It’s Chipperloaf Season

Endpaper
Rebecca J. Margolies

Some people eat pickled herring on New Year’s Eve, driven by a belief in luck or a taste for salty fish. But there’s something else, too, a compulsion to repeat, the comfort of a familiar act. I don’t eat herring, but when a tradition is begun with me, there is no way to break it.

There are also the corollaries, the Positions—not traditions, but decisions I made long ago and cannot break. Some are justified, at least in part: the No McDonald’s Position, for example, after reading Fast Food Nation. Some are not.

Ostensibly, Chipperloaf is just a bread. It’s a pumpkin confection with chocolate chips and a drizzle of glaze on top. Delicious, yes. It’s good enough to be sold in a bakery, but only the kind where they make everything fresh in the morning and the regulars come in with their own traditions to fulfill. It’s a breakfast food with about as much sugar as a piece of cake, but ... Pumpkin!—vegetable! (Fruit?)

In my house, Chipperloaf is something as powerful as a tween girl’s love of Twilight (Breaking Dawn Nov. 20!!!) and as satisfying as manna in the desert (I beg you, mix those images). It is the most sacred of traditions. Most traditions are linked to other, normal things like Christmas cookies and back to school shopping. Chipperloaf is one that stands alone.

A few facts. The name: Chipperloaf, fondly known as Chippie, chip for the chocolate inside, chipper for the feeling, loaf because it is one. The season: Columbus Day weekend through New Year’s Day. It can be consumed after this date, but not baked. If you needed some help with the earlier terminology, Chipperloaf is a Tradition, the precise dates, a Position.

Some aspects of the tradition can be changed. Post-trans fat research, the margarine in the original recipe was replaced with butter. Allergies of friends and family meant that the chopped walnuts were nixed. (I wasn’t a fan of the texture anyway. SPU 27: Science and Cooking has taught me that this says something about my preference for “mouthfeel,” a technical term).

But the opening of Chipperloaf season is sacred. It is my beginning of fall, my favorite season, the date when, even at nearly 21 years old I continue to hum “Oh, the Fall is a Nice Time of Year,” a song entirely composed by my childhood stuffed animal of choice, Francine the Puffalump. The song’s third verse is devoted entirely to the mythical pumpkin bread.

This past July, my parents moved to Oxford. England, that is. Google Maps doesn’t even pithily tell you to cross the ocean when you try to get directions, just says “Cannot be calculated.” I did learn that it should take 23 minutes to walk from my home in Adams House to my real home near Porter Square, a time I beat easily this afternoon. Despite tremendous excitement about the move in general (could I finally obtain a British accent?!), I was nervous about my traditions. I was given inspirational speeches about Forming New Traditions, told to be a Big Girl. But Chipperloaf was something I couldn’t compromise on. A work trip to Boston was carefully scheduled, so that when the opening of Chippie season rolled around, I walked home to Frost Street, opened the door and smelled the familiar scent of fall, and nutmeg, the kind of smell that somehow pulls back the corners of your lips and crinkles the corners of your eyes.

The routine begins once the Chipperloaf comes out of the oven. It’s not a recipe where you lick the pan. The loaf goes upside down on wire racks, and once it cools it goes onto a pink or blue plastic plate, not a ceramic one. Sometimes a tiny crumb will fall off, and it’s always worth it for the teaser. Then comes the glaze. This was the first step I was allowed to participate in, an easy drizzle over the top of the loaf that crisscrosses over and over each other so it winds up looking like a rectangular snowflake. Once it dries a little bit, it’s back to the wire racks, and then the best part. Back on the pink plate—it’s not quite empty—the pools of glaze gathered around where the edges of the bread used to be are just beginning to harden, forming a thin shell of milk and powdered sugar and cinnamon. This is why we use the plastic plate: the scrape of the spoon requires the most durable of materials.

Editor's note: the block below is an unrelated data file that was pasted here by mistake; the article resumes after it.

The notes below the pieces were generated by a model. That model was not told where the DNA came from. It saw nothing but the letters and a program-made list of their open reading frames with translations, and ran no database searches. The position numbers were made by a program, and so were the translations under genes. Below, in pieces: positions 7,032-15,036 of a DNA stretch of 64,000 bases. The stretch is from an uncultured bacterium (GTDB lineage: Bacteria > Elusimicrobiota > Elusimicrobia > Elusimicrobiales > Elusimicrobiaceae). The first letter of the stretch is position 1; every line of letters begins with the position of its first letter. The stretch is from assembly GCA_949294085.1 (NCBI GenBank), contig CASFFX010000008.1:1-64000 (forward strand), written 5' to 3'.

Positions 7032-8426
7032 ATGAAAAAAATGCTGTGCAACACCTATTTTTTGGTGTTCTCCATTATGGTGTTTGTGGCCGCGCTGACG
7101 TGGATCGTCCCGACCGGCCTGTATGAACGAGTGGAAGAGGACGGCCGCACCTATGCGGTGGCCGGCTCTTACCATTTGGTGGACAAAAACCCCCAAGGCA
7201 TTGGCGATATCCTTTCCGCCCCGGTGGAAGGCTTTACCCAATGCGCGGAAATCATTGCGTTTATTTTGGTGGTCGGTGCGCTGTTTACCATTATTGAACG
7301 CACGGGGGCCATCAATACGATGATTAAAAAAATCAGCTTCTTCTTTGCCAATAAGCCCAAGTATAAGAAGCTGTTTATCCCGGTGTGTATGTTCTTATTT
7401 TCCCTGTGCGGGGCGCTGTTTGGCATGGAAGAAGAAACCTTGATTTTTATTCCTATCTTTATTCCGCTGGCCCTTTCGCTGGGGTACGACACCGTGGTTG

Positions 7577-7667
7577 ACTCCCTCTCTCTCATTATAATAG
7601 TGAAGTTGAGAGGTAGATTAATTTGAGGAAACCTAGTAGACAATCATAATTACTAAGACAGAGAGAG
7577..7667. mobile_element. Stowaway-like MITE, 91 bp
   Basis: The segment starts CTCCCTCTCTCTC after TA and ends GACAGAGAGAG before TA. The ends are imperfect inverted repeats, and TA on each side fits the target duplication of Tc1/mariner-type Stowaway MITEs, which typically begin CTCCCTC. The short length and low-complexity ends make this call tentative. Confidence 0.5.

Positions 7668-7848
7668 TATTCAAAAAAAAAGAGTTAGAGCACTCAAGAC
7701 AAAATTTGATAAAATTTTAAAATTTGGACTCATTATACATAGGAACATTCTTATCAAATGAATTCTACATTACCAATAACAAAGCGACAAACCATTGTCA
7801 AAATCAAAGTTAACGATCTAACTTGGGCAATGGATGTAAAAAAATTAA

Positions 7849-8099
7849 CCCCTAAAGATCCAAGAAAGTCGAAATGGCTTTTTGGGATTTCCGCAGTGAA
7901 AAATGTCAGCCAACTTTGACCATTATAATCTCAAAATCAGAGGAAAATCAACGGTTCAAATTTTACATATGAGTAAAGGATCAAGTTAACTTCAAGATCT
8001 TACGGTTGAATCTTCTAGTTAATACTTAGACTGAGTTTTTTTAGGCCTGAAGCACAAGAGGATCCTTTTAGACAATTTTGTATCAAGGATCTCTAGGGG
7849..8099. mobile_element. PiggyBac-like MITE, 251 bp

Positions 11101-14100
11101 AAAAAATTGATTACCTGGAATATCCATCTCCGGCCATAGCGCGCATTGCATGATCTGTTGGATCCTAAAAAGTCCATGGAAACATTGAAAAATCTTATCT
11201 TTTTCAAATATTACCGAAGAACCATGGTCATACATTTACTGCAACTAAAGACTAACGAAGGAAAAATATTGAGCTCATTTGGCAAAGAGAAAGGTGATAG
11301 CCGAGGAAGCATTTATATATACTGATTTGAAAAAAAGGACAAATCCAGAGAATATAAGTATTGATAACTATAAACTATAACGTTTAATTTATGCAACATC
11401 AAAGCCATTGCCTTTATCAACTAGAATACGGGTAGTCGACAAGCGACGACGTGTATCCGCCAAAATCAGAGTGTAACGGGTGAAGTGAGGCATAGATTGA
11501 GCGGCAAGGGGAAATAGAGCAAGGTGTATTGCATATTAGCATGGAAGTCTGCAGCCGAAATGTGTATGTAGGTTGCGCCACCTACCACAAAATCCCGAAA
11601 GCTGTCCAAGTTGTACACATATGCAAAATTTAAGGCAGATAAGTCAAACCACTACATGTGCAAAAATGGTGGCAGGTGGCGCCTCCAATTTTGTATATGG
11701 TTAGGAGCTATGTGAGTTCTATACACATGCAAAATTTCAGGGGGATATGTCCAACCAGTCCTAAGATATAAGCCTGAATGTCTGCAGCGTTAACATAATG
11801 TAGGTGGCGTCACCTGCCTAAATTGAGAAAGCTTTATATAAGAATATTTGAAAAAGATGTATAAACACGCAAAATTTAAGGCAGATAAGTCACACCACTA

I have a particular method for this, scooping up the puddles starting with the smallest one, so they’re all at just the right state between liquid and solid. It’s a sickeningly sweet appetizer, one I’ve had before breakfast on more than one occasion. You’re supposed to let the finished masterpiece cool for six hours or it will crumble, but you can guess how that goes.

If you couldn’t tell already, I’m an only child, and I’ve never been good at sharing. When I was in New York a few summers ago taking advantage of every student ticket in existence, I realized I liked going alone best. I liked not having to look over my shoulder to see if a friend was laughing right. I was particularly grateful no one was there to see me blubbering through the entire second act of Jason Robert Brown’s heartbreaking “Next to Normal.” Chipperloaf is sort of like that. I always get apprehensive as I cut a slice for a pumpkin-bread-virgin. I sometimes say jokingly that we can’t be friends anymore if they don’t like it. I’m not really joking. Both of my roommates have shown an entirely appropriate level of euphoria for the confection. I credit the success of our roommateship entirely to this event. But I suppose that now, I’m sharing it with all of you. So I guess my Position on this is: you better like it.

—Nora A. Tufano ’13 is a history and literature concentrator in Adams House. She gives a fuck about an Oxford Comma.

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